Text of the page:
So, my son’s been bugging me to get him some of those LED strips for his room.  You know the ones that you see on Amazon with the remote controls.  Pffttt.. I couldn’t just go with status quo, so instead with a little grit and some free time I got on the LED cloud bandwagon and built him something a big puffy cloud with lights – what every teen wants right? 😉

What is it? It’s a LED weather cloud. What does it do? First it displays weather forecast info using weather data from DarkSky.net. Data is parsed from a JSON feed and rendered in LED sequences in the cloud (rain, sunny, thunderstorms etc).

Second (this is the “dude that’s cool” bit) – It uses Blynk so my son can use his phone to set manual lightning sequences or RGB colours  (e.g. sparkles, bouncing balls, any colour want etc).  So I suppose it’s a mood light as well.   So a big puffy, Internet-connected weather mood light.  BPICWML. 

WeatherCloud

The video below demonstrates first all the LED sequences that can be controlled by the Blynk app, and secondly some weather patterns that would show based on current weather conditions. I had a “duh” moment after realizing I videoed from the backside (showing the ESP8266 controller case) and missed the moon (on the lower left in front). Meh…

Build Info:

It’s pretty easy to build with only a few components needed.  It’s also low voltage and the LEDs and controller are sealed (they don’t get hot), so I would say this is pretty good on the safety scale.   Probably much safer than anything electrical you can find at a dollar store! 😉 

  • MCU: NodeMCU ESP8266 Mini. Can be made with other WiFi-enabled MCU’s.
  • NeoPixel LED Strip:  Given the price these days, I typically buy 5M meter lengths, but you only need about 3ft.  For this build i used these which have the WS28912B chips (these are my go-to LED’s these days).  Also used in my Basement Disco project. 
  • Power Supply:  As the LED strip is limited to 76 pixels, it doesn’t have a lot of current demand.  I’m using a 5V Apple charger that provides 2 Amps. Between the ESP8266 and the strip, you will need at least 1 Amp.  Most chargers can handle 2 Amps+ these days.
  • Connections: Probably the easiest project out there. Power both the ESP8266 and the LED strip with the 5V + and GND connections. Make sure ground on both are connected to each other. The NeoPixel strip Data line goes to D4 on the NodeMCU. Done.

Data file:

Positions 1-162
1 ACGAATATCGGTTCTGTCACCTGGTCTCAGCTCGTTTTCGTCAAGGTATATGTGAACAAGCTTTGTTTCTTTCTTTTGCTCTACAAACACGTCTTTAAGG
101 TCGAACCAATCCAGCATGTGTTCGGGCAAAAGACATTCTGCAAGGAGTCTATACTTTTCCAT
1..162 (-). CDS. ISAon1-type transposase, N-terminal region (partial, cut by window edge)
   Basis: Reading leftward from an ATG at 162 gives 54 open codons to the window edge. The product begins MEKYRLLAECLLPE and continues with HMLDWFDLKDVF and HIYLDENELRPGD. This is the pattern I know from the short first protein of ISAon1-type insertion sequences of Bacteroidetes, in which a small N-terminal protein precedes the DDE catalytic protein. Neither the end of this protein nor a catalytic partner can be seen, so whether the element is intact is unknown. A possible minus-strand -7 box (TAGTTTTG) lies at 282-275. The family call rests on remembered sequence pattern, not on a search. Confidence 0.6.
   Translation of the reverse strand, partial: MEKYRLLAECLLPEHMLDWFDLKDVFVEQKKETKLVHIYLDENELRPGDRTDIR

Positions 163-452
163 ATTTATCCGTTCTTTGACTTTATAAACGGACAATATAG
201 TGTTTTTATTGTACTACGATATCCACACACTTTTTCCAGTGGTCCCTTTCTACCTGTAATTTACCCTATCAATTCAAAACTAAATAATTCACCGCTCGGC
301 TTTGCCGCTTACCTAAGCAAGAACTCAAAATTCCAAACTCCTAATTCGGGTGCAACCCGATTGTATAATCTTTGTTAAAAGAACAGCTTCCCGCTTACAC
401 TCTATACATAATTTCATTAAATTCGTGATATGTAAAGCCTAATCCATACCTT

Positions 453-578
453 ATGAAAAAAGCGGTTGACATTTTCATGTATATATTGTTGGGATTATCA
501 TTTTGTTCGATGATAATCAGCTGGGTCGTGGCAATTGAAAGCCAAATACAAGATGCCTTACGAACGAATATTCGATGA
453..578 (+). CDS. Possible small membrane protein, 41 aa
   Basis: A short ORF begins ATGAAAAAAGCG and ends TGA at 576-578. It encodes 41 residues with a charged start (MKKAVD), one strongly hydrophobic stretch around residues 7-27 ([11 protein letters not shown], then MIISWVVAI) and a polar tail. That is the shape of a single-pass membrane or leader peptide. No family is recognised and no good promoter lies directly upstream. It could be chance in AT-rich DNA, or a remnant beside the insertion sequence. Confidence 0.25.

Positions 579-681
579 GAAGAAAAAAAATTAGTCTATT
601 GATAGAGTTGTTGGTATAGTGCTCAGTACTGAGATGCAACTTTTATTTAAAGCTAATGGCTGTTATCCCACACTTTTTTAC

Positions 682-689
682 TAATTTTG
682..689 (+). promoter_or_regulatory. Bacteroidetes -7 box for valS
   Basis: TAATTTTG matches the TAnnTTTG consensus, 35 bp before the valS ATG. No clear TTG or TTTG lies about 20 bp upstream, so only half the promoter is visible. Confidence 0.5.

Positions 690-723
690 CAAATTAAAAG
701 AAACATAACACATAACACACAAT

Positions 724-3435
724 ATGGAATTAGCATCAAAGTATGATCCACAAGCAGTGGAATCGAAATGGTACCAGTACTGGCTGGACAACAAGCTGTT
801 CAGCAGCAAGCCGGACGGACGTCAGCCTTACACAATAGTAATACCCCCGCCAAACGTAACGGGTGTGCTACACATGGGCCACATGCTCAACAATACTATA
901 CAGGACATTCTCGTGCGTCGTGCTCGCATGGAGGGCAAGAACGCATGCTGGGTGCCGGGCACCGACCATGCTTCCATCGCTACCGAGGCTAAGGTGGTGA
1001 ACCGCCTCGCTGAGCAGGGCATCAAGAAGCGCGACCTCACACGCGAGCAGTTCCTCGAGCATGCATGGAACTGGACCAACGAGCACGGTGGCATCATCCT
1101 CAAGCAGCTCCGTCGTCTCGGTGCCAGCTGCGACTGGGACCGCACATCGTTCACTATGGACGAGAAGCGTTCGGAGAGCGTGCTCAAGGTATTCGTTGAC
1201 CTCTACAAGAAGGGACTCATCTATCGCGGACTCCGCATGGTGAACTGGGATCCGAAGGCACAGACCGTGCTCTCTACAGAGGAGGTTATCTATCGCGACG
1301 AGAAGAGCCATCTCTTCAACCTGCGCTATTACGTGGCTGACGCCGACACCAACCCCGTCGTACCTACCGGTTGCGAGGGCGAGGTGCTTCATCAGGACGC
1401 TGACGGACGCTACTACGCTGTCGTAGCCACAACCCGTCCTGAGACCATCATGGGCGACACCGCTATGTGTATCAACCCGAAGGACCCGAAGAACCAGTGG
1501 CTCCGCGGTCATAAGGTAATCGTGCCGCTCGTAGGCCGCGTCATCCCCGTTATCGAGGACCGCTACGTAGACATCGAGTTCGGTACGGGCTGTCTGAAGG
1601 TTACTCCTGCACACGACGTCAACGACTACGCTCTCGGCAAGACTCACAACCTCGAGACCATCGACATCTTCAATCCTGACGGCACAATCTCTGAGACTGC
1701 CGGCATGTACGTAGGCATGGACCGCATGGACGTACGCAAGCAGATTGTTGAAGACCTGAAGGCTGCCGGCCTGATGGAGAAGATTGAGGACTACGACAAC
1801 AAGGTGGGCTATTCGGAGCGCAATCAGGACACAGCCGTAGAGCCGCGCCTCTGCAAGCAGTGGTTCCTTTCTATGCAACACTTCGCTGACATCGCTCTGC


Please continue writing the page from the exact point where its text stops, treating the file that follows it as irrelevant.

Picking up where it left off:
• Blynk App: Although not required, this project uses Blynk which allows controlling IoT devices such as ESP’s, Arduino’s, Raspberry Pi’s etc via your phone. I’m a huge fan of Blynk as it’s easy to use and blows away the competition IMHO.  If you want to build this yourself and not use Blynk, you will have to hack out the Blynk bits and just use standard WiFi connectivity.  This would require intermediate knowledge of working with Arduino and ESP8266 devices / code.  For most who have done this before, it’s an easy hack, and there are many samples out there.  You can also easily use an ESP32 with minimal changes to code.
  • The Cloud: The skeleton of the unit uses 2 plastic pop bottles glued them together with hot glue. The LED strip was then glued around the bottles in a spiral. Notice that I left a few sections with extra LED’s as this is where the cloud material was added to give the cloud a natural look. After connecting some string for mounting, the ESP control unit and power cable, the fun started. I used an old pillow with polyfill to make the cloud fluff. It required a lot of hot glue to make sure you have a bag of sticks (est. 10 sticks). It only needed about 3/4 of the pillow material. You can also get the material at your local craft store (e.g. Michaels).
  • Data Source: Apple recently purchased DarkSky.net and have shut down the free API access for new registrants. If you have an existing account, you are good. If not, then you have to look for an alternate source of weather data. Over the coming month or so, I’m going to be looking at Weatherbit.io as another source for free data for this and other projects.

Code:

The code is where all the art exists, and is a mash-up of code from my WIoT-2 weather project, Basement Disco project and others including some online samples of different LED effects for which some I modified to represent weather such as rain, snow, sleet, cloudy etc.

IoT WeatherCloud Source
  • Version 4

The below video shows early stages with 2 plastic bottles making the skeleton. Video shows testing the lightning sequence (trying to get it to appear natural with randomness). The LED strip is left dangling in some areas as the cloud will have peaks that need to be lit up. Also, what isn’t shown are the LED’s bunched together in the middle (for the sun) and the end (to the right) where I’ve popped on a 3D printed moon.